Simon Fraser University of Archaeology and Ethnology
After the artifacts recovered from the excavation have been cleaned and
conserved, they are ready for the archaeologist to use them to obtain
information about the past.  The first task is to put some order on the
finds by dividing them into groups, or types, that have some meaning - this
is what is called making a typology.
First, there are broad classifications that you could divide the artifacts
into: stone tools, weapons, jewelry, cooking stuff and so on.
After these divisions are made then the archaeologist can look at the contents
of each class in more detail.
Let us take stone tools as an example, the archaeologist could further divide
this class into wedges, hammers, adzes and knives. Next all of the wedges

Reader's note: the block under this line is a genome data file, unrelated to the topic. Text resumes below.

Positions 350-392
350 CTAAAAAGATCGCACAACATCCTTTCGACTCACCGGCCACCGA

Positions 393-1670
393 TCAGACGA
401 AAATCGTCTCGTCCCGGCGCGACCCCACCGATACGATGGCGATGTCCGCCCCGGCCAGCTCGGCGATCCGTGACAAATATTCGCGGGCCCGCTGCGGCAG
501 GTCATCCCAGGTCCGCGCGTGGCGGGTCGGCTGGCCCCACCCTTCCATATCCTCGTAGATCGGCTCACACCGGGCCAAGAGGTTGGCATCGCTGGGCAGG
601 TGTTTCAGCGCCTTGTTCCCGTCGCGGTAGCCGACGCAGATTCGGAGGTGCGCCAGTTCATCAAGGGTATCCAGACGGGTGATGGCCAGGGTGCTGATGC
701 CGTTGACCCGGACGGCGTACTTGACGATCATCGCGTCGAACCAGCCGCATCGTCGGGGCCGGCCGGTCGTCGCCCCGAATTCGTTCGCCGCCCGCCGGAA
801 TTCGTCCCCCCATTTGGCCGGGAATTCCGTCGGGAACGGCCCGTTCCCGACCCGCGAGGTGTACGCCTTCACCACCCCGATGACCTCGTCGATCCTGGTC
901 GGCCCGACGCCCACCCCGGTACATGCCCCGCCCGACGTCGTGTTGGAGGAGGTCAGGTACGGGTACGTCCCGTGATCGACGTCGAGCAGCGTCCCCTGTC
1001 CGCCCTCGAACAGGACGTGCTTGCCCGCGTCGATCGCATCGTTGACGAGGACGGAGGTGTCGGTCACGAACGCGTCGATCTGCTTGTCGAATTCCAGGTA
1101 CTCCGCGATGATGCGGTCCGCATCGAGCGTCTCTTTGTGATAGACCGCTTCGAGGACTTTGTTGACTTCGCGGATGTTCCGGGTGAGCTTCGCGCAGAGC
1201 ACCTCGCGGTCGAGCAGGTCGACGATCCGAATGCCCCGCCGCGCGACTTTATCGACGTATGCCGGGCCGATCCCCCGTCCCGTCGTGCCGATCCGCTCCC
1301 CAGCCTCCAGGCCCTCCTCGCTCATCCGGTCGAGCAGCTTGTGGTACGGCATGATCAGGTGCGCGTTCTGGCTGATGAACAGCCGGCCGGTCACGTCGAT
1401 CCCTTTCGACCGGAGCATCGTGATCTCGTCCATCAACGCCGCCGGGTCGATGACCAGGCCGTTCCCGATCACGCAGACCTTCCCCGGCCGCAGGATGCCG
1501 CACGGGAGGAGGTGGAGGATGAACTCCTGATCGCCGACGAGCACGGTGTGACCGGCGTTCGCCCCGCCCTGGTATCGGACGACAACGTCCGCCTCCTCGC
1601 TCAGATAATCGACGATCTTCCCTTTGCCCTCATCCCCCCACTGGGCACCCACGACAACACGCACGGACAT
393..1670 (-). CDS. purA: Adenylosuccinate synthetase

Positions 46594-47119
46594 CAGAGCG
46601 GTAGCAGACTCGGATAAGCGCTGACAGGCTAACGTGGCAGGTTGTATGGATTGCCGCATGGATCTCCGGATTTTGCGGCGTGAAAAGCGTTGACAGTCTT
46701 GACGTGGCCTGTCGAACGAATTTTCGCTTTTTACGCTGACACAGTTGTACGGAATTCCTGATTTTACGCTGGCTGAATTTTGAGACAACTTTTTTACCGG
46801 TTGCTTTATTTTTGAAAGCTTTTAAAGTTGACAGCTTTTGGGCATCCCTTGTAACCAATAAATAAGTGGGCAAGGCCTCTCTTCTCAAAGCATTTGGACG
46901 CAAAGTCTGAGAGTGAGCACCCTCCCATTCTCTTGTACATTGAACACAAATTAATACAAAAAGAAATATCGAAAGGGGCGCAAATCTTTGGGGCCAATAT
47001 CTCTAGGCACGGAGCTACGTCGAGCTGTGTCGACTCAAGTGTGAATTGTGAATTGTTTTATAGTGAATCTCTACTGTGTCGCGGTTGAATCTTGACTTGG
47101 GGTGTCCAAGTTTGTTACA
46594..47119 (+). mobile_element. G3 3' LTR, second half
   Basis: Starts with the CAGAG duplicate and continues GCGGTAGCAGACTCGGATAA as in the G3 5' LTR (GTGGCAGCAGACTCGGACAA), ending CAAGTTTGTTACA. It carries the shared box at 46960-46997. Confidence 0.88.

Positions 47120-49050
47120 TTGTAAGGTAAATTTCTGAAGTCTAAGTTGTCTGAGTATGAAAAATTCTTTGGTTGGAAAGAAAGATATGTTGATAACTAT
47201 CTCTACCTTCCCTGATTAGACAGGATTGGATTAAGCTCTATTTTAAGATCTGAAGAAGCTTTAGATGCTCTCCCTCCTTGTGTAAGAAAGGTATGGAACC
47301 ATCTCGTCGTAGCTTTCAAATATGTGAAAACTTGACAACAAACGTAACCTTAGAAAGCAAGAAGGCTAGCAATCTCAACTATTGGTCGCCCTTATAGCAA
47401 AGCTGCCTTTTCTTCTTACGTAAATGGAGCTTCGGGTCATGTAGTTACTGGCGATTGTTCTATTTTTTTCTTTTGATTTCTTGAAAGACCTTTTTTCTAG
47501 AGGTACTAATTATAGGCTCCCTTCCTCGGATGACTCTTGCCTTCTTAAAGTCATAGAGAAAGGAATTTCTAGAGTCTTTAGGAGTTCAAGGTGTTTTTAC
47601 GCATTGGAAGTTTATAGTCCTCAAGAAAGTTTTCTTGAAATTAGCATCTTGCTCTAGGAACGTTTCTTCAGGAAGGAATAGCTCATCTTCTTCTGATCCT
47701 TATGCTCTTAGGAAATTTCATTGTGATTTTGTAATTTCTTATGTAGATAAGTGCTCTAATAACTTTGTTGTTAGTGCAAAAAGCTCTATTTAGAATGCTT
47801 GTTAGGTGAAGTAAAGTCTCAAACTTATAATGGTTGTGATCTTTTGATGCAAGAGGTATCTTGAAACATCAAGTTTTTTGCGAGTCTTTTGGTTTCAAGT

could be divided into different categories depending on what material they
were made from or based on their size.
Basically, to form a typology you divide up all the artifacts into different
classes. These classes can then be further divided until you have
a typology (a set of classes) that makes sense !
For example, pretend that you have twenty buttons:
Some are blue.
Some are red.
Some are yellow.
Some are green.
Some are black.
Some have 2 holes :
Some have 4 holes ::
Try to make a typology out of these buttons.  Divide them up into classes
that you think make sense.
After you have done this, scroll down the page past the red dancing guys
and see how you did!!
Hopefully you figured out that there is NO right way to do this !!
Typologies can be formed many different ways.
For instance, you might have divided up all the beads by their color and not
cared how many holes they had - this makes sense.
Or, you might have divided up all the buttons into just two categories, two holed
buttons and four holed buttons - this also makes sense.
The only thing that matters is that the classification you make
on the artifacts has some meaning.
But trust me, it can be harder than it sounds.
Imagine having thousands of artifacts from your site and
having to form a typology on them - usually a computer helps.